Barack Obama Is Not the Enemy

One can argue about the degree of sophistication the president has displayed during the current crisis, but there is no reason to doubt his friendship and desire to bring an end to this round of violence.

AP

Sunday’s tough phone call, in which U.S. President Barack Obama demanded from Prime Minister Benjamin Netanyahu that he accept an immediate cease-fire and work toward wrapping up Operation Protective Edge, reflects how infuriated the administration is with Israel, and indicates that the international line of credit Israel was being granted to conduct this military operation is starting to run out.

American suspicion and impatience were not born with the proposal made by U.S. Secretary of State John Kerry for a cease-fire – a proposal that indeed shortchanged Israel’s interests, which is why Israel rejected it and sharply criticized it. The Kerry proposal adopted the Qatari and Turkish outline – and, indirectly, that of Hamas – rather than the Egyptian proposals that served Israeli and Egyptian interests. This expresses yet again the lack of trust prevailing between the Netanyahu government and the administration in Washington.

It’s no secret that Netanyahu’s relations with the Obama administration are poor. During the 2012 U.S. presidential campaign, Netanyahu didn’t hide his support for Mitt Romney, the Republican nominee who ran against Obama. And he appointed Ron Dermer, a former Republican Party activist who is disliked by Obama’s associates, as Israeli ambassador to the United States.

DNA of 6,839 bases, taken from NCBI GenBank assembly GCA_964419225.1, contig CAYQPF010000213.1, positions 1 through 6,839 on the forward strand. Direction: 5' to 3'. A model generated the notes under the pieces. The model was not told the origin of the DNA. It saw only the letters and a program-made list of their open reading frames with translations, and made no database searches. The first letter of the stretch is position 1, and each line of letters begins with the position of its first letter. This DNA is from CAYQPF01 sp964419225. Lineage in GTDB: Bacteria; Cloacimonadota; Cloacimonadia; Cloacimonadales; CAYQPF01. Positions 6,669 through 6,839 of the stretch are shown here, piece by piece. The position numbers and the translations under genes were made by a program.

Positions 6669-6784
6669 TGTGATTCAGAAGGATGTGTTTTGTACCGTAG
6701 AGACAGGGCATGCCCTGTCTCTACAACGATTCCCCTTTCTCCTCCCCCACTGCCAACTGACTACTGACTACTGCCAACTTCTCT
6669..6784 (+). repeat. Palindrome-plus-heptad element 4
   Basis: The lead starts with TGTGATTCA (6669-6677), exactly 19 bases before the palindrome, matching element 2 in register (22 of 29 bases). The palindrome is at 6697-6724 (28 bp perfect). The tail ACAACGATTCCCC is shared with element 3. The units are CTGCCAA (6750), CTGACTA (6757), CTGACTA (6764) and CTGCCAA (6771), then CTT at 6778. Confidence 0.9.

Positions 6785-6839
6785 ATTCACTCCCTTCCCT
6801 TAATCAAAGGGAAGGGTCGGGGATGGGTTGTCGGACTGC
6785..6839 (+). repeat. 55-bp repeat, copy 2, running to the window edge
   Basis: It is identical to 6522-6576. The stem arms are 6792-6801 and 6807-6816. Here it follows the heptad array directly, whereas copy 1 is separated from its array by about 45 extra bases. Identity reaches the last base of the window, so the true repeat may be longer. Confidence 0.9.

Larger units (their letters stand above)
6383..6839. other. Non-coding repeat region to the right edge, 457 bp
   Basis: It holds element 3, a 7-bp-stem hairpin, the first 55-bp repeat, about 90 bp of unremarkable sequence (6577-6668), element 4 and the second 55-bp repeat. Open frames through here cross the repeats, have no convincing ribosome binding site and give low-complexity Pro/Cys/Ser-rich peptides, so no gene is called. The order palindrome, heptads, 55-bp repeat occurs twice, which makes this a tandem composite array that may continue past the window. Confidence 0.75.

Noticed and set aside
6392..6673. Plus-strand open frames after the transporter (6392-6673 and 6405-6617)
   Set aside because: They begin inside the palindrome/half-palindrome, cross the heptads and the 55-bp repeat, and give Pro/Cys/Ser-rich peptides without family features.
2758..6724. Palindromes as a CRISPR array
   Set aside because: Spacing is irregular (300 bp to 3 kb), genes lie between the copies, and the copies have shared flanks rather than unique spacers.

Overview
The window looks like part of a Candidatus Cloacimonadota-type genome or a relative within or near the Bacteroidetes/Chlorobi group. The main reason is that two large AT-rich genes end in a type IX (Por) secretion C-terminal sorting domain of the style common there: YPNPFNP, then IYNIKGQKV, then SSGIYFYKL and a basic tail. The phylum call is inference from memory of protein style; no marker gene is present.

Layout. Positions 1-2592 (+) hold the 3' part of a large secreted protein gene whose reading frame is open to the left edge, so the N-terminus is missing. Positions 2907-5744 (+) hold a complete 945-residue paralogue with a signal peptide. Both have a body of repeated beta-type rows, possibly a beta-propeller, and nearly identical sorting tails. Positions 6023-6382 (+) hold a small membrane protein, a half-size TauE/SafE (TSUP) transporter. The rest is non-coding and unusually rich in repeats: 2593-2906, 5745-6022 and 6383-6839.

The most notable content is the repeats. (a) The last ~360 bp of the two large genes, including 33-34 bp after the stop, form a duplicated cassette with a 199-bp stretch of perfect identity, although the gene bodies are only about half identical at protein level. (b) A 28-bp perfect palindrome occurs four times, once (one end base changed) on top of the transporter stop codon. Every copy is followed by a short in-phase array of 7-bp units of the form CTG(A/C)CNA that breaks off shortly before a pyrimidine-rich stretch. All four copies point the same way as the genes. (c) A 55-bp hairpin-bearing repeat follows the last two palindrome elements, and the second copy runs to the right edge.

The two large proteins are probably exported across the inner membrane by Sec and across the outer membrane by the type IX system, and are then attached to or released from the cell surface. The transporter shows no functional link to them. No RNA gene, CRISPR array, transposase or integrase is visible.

This lack of trust is also strongly grounded in the more immediate past. Netanyahu played a major role in the failure of Kerry’s efforts to mediate a framework agreement between Israel and the Palestinian Authority. By his efforts to weaken Kerry and PA President Mahmoud Abbas, Netanyahu strengthened Hamas, particularly by his policy of isolating Gaza under Hamas rule from the West Bank, which is controlled by the PA. The cumulative result of Netanyahu’s actions is the positioning of Hamas as a diplomatic and military entity that outside mediators, among them our friend the United States, are seeking to placate and grant some sort of achievement, so that it will agree to stop its fire.

Netanyahu and his cabinet ministers, who lash out periodically at representatives of the U.S. government, ought to remember that Obama and Kerry are not our enemies. One can argue about the degree of sophistication and skill they’ve displayed during the current crisis, but there is no reason to doubt their friendship and desire to bring an end to this round of violence on terms favorable to Israel – even if not only to Israel. A trusting relationship between Israel and the United States is a supreme strategic asset for Israel that dare not be undermined. Netanyahu bears responsibility for protecting this asset, and any damage done to it contravenes the interests of all Israelis.